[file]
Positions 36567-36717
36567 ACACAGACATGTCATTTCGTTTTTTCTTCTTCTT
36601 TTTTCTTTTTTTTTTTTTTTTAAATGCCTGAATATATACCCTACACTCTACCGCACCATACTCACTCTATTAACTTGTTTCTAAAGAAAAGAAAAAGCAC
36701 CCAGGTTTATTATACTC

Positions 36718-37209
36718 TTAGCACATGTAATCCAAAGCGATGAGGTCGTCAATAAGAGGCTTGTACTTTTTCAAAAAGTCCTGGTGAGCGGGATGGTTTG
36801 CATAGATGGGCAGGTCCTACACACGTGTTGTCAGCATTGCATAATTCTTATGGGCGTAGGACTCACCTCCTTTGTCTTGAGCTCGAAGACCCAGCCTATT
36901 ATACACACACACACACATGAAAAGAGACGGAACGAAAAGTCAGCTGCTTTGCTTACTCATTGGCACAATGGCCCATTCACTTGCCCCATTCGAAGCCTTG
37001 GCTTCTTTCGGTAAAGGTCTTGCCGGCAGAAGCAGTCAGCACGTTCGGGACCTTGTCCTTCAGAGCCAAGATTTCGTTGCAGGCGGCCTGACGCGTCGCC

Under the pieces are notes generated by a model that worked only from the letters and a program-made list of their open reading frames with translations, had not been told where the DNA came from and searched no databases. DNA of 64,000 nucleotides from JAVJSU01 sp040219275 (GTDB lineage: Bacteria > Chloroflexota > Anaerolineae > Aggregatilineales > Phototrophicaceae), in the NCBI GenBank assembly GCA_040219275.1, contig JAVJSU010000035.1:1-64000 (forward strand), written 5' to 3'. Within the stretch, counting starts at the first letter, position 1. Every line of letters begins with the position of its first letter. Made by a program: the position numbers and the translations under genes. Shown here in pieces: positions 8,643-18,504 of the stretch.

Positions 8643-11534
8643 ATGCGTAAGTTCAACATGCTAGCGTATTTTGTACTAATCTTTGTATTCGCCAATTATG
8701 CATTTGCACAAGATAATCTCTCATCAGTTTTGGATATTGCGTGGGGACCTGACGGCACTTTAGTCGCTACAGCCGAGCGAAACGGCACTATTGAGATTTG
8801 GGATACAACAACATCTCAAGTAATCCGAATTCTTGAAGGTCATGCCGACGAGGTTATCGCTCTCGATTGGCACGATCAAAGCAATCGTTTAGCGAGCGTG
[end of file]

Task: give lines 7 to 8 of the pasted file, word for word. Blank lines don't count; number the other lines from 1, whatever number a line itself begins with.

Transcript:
36801 CATAGATGGGCAGGTCCTACACACGTGTTGTCAGCATTGCATAATTCTTATGGGCGTAGGACTCACCTCCTTTGTCTTGAGCTCGAAGACCCAGCCTATT
36901 ATACACACACACACACATGAAAAGAGACGGAACGAAAAGTCAGCTGCTTTGCTTACTCATTGGCACAATGGCCCATTCACTTGCCCCATTCGAAGCCTTG